When I proudly became a Detective Constable at Bootle, the ‘pearls of wisdom’ had changed to become Cardinal Rules. One of the first Cardinal Rules I was taught were ‘You’re only as good as your last job. Keep your medals in your bottom drawer’. The emphasis in the CID at that time was that you worked extremely hard, took whatever crime was on the ‘spike’ and when you did touch for a ‘good job’ you didn’t boast about it but moved on to the next. Of course, you did so with an evil grin and the innate satisfaction that everyone in the office, and the bosses knew you’d done well. From that, you became embedded in a silent culture of rubbing peoples noses in the dirt without seeming to do it.

As I’ve gone through my work life, I have seen so many people become obsessed with telling others how good they are. Their fallacious quest to be ‘seen’ as successful standing out like the proverbial sore thumb, (for want of a more prominent simile). In the CID at that time, those who were too flash and cocky were referred to as a ‘Big City Jack’ – ‘Jack’ being the Liverpool police term for detective. These big city detectives often had the best suit and the best car but were useless at sorting the mundane crimes we all had to deal with, or any crime for that matter.

Another Cardinal Rule instilled in me was: ‘It’s the jobs you write off that make you a good detective’. I can still remember the exact time I was told that. It was in the CID office at Marsh Lane, with every single desk piled with mounds of paper and files. Each column of crimes was at least 18 inches high – we were literally consumed with paper. I remember you couldn’t see one detective as he was hidden behind a solid wall – you could just see his hair. With the onset of the heroin culture of the early 1980’s burglaries and thefts had exploded and each of us were often dealing with ten new crimes every single day – it was relentless. This was alongside dealing with prisoners arrested by uniformed officers, roped into murders or other major enquiries or dealing with our own arrests.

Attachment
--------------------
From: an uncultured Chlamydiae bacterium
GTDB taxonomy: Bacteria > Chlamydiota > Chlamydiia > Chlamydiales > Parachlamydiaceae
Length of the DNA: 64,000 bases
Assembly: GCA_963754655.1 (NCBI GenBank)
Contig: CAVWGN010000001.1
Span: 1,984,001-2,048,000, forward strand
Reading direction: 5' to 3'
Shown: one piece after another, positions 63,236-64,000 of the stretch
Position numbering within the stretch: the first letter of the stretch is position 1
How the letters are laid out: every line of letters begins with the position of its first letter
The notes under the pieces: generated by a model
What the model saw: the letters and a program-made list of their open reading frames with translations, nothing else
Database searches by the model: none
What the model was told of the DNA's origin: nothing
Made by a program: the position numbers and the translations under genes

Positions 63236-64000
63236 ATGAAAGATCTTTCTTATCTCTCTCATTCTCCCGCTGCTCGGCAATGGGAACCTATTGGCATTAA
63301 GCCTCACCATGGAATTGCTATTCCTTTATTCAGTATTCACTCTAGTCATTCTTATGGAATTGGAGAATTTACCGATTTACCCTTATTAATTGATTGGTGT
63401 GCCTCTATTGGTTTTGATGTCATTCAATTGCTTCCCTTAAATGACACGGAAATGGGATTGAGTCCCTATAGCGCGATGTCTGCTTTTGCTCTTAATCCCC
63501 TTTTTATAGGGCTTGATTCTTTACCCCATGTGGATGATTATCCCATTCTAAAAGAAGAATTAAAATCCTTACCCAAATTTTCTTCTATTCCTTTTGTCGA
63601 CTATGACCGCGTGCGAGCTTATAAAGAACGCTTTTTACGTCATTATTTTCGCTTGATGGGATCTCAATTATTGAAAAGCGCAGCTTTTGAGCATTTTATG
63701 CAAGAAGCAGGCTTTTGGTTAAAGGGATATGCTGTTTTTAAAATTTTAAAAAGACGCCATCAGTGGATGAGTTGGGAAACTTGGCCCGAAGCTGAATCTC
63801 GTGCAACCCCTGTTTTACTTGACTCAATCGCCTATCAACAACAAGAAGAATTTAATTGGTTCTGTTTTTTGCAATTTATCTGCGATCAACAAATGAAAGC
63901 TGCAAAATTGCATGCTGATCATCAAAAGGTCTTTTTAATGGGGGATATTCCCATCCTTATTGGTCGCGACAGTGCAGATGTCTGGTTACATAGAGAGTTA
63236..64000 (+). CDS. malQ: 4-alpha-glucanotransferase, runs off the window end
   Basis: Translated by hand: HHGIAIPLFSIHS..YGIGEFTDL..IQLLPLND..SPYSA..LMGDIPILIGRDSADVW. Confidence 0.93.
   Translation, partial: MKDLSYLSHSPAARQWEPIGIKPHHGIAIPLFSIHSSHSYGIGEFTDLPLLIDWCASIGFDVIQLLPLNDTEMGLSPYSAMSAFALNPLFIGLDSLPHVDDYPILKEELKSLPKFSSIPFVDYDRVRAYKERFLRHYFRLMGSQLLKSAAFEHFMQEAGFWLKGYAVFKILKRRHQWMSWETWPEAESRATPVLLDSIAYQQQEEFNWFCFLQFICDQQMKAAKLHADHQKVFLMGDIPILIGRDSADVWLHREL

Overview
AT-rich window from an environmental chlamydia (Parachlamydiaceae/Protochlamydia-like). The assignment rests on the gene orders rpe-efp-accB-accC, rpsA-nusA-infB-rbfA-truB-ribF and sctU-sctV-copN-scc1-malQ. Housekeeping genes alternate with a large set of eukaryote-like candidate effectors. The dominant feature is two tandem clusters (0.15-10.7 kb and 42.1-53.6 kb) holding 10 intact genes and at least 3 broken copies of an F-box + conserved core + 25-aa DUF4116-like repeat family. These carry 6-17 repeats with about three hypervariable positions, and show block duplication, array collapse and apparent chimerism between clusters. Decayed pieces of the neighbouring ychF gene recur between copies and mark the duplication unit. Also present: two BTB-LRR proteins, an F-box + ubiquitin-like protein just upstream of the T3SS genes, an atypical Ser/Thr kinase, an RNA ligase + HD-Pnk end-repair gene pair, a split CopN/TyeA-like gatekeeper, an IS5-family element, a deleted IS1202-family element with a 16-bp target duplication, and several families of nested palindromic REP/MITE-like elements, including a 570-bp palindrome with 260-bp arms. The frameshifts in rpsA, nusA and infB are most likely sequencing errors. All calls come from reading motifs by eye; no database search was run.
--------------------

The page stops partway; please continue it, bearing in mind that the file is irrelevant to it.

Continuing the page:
That Cardinal Rule taught me a lesson about prioritising the important aspects of the job and breaking through the restrictions of dealing with problems that won’t go away. A ‘ball ache’ was a crime that had been reported that probably wasn’t a crime and quickly became a mental block – It couldn’t be filed easily and lay on your desk like it was radioactive. The more you tried to hide it or try and forget about it the more it glowed, pulsed and throbbed. It seemed to have eyes to watch you wherever you went.

To counter these walls of reports and ball aches, we would hope for a Sunday when we were on day shift and pray for it to be quiet. We would then spend the whole shift getting rid of those crimes that we had for the longest and doing our best to creatively write off the real smelly ones. Some of the detectives were better story tellers than Enid Blyton and as eloquent as Sunday Times journalists. Save for a bacon buttie and numerous mugs of tea we would pound our Olivetti typewriters all day long. Monday mornings found us coming into the office whistling ‘Hi Ho – Hi Ho it’s off to work we go’. The absolute joy of having a relatively clear desk – ready to take more crimes on the ‘spike’.